The time it will take to build this will vary between 30-90 minutes.
Tree/Shrub Cover Kit
The following are tools and supplies needed to complete your tree/shrub cover project.
Stop into your local GNH Lumber and pick up any items that you may need.
- 1X4 Pine boards nominal size 3.5″ wide by 3/4″ thick (14CP)
- Box of #6×1 (H40816) wood screws for small sizes or #8×1 for large sizes.
- Pair of strap hinges. (H851662)
- A corded or cordless drill or the Gyro by Black & Decker
- 1/16″ or 5/64″ drill bit
- A #2 Phillip’s head with magnetic bit holder
- Tape measure
- Framing speed square
- Handsaw or circular saw (a miter saw works as well)
- For safety we recommend safety glasses and leather gloves. Nothing is worse the getting wood dust in your eye or friction burn on your fingers driving wood screws!
Plan and Build Your Shrub Cover
First, decide that size or sizes or tree/shrub coverings you want. Then, bring your list of material needs and measurements for the wood to GNH Lumber and we will be happy to help you with your tree/shrub cover needs. We recommend trying to maximize your measurements with the ability to transport your wood home in your vehicle. GNH Lumber does offer delivery for a nominal fee of $35.00
GNH can cut your boards for you to the nearest full inch, we have a $1.00 fee per cut. Be sure you have the right length as cut products are not returnable to GNH Lumber.
Begin by putting on your safety glasses. Measure your 1×4 pine boards to the length you wish to cut (our demo was 18″). Remember to measure one last time before you cut. Use the framing speed square and pencil to get a nice clean straight line across your 1×4 for your cut. Cut your 1×4 to get all of your vertical pieces. Most covers will have eight pieces.
Next, get ready to cut your horizontal pieces. Take one last measurement, then use your framing speed square and pencil to mark where you will cut. Cut your horizontal pieces to the length you need. Save your scarp pieces of 1×4! These will come in handy when getting the spacing between boards to match. Stack your vertical pieces together to make sure they all came out the right length. Adjust accordingly if you desire.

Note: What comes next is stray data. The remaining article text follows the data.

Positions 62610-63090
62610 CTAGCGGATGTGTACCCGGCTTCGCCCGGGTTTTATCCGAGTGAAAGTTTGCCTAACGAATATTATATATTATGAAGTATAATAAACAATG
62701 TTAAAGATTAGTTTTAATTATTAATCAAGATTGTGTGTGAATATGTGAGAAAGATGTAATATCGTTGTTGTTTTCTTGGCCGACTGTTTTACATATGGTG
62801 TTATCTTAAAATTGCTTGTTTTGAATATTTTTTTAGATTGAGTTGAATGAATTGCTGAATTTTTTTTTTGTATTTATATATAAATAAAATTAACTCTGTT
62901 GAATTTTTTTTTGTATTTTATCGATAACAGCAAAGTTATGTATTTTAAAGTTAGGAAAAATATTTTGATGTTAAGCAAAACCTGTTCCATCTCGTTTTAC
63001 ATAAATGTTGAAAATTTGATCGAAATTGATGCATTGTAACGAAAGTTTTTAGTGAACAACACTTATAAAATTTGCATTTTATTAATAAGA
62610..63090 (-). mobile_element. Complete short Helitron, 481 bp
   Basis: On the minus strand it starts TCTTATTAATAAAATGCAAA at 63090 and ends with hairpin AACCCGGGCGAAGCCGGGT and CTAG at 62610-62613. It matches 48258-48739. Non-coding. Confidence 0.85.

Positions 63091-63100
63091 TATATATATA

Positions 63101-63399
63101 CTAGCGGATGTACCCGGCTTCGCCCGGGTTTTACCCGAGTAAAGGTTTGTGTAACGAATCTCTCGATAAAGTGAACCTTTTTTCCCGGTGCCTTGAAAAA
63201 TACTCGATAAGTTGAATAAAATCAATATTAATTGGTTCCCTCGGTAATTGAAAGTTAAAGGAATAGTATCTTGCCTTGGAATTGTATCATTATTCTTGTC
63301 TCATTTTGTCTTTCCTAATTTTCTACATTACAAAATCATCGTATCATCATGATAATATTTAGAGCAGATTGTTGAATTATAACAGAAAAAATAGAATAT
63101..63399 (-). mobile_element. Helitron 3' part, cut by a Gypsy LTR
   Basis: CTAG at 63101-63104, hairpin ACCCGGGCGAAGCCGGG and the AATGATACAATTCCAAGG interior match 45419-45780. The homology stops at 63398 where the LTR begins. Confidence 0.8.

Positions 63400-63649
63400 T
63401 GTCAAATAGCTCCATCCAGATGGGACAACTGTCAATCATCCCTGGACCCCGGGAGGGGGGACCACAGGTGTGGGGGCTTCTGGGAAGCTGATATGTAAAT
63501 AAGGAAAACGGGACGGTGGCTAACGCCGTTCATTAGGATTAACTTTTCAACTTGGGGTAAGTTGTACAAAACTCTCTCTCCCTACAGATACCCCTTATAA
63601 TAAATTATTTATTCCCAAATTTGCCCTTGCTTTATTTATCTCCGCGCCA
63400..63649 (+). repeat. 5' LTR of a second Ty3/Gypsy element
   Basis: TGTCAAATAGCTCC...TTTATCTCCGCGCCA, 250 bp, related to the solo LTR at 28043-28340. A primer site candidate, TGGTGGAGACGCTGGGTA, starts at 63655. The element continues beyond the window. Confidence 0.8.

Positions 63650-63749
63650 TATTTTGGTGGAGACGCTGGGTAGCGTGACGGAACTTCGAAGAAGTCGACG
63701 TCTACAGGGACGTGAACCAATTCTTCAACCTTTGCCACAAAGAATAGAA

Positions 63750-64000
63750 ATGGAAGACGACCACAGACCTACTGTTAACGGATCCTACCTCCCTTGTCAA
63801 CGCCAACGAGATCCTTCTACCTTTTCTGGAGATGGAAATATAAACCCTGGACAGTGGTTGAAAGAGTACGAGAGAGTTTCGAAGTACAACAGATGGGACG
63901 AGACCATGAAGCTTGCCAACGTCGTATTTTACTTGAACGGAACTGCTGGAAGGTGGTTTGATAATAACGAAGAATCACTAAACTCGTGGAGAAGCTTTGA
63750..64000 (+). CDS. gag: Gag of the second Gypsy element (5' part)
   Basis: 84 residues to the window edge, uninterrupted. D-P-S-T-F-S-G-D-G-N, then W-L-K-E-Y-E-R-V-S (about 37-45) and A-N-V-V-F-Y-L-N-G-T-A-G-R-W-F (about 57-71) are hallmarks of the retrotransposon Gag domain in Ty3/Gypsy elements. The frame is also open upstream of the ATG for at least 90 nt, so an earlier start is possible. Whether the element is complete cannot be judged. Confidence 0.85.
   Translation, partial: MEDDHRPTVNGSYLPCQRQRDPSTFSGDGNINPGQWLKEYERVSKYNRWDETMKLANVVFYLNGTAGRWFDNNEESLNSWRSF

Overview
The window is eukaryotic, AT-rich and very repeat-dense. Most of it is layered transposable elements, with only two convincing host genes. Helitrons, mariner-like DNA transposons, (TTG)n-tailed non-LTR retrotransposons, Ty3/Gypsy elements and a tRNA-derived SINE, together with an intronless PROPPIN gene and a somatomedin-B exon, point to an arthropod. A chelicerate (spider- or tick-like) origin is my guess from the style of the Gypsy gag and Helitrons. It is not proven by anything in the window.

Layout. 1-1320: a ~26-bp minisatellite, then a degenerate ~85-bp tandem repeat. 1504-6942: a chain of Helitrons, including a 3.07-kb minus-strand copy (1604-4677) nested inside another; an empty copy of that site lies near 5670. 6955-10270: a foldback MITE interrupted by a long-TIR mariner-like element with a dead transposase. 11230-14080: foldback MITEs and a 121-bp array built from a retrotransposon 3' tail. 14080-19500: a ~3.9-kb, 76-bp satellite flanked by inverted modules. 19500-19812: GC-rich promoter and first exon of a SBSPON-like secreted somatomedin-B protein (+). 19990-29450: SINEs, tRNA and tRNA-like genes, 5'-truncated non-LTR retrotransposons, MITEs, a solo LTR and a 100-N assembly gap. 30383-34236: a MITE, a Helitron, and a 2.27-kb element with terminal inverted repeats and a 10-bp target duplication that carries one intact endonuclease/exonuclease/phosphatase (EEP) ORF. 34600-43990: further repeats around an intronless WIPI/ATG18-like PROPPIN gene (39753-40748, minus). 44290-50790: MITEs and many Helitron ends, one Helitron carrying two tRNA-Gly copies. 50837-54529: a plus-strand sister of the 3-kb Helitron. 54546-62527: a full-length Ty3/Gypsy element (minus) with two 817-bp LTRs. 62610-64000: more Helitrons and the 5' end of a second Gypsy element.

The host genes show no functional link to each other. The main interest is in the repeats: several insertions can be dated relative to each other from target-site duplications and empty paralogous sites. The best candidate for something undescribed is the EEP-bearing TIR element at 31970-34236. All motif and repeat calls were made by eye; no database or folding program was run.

On a flat surface, lay your 1×4 vertical pieces out side by side. Use one of your scrap 1×4’s for spacing between the boards (using the 3/4″ thick side), and use your framing speed square to make your first piece straight. Take one of your horizontal pieces and lay it on top of the vertical 1×4’s perpendicular (at a 90-degree angle). Get your drilling device of choice. Remember if using a cordless drill be sure that you have a freshly charged battery it will be easier to drill your pilot holes and drive your wood screws. Load your drill bit of choice in the drill.
If unsure that your drill bit is long enough, compare the drill bit on the edge of 1×4 to see if the bit will be long enough to get to the lower 1×4 board before you drill. When drilling, most drills have a “drill” setting. Set to drill. Be sure you are at least 3/4″ from any edge. When you drive the screw the wood may still split.
Firmly hold the two pieces down, plunge the drill bit into the top 1×4 and proceed down so it penetrates into the lower board a bit. Switch the drill to reverse, pull trigger and extract. Repeat this process in a zigzag pattern; making two holes in each vertical piece and three on the two outer pieces.
Remove your drill bit and put in your magnetic bit holder with the #2 phillips bit. Open your box of #6 or #8 x 1 wood screws. For safety keep your safety glasses on and put on your leather gloves. Take your drill off of the “drill” setting. We recommend a driving speed of 14. Put your screw on the phillips bit and firmly push the screw into the pilot hole and squeeze the trigger, keep the drill as straight as possible and drive the screw down a little past the face of the 1×4. Repeat this step on the other three horizontal pieces.
Your panels are now together. Open your strap hinge package and choose which will be the top or your cover. Place both hinges down on the horizontal 1×4 line up to make sure the hinge screw won’t land on one of the other screws. Mark the locations with your pencil. With your drill and drill bit drill, pilot holes for the hinges. When you are done, place the hinges back over the pilot holes and drive the screws into the holes. When this is complete, place another panel next to hinges and repeat the process.
Once all are finished, lift up your new tree-shrub cover, opened like an “A”, and admire your handy work!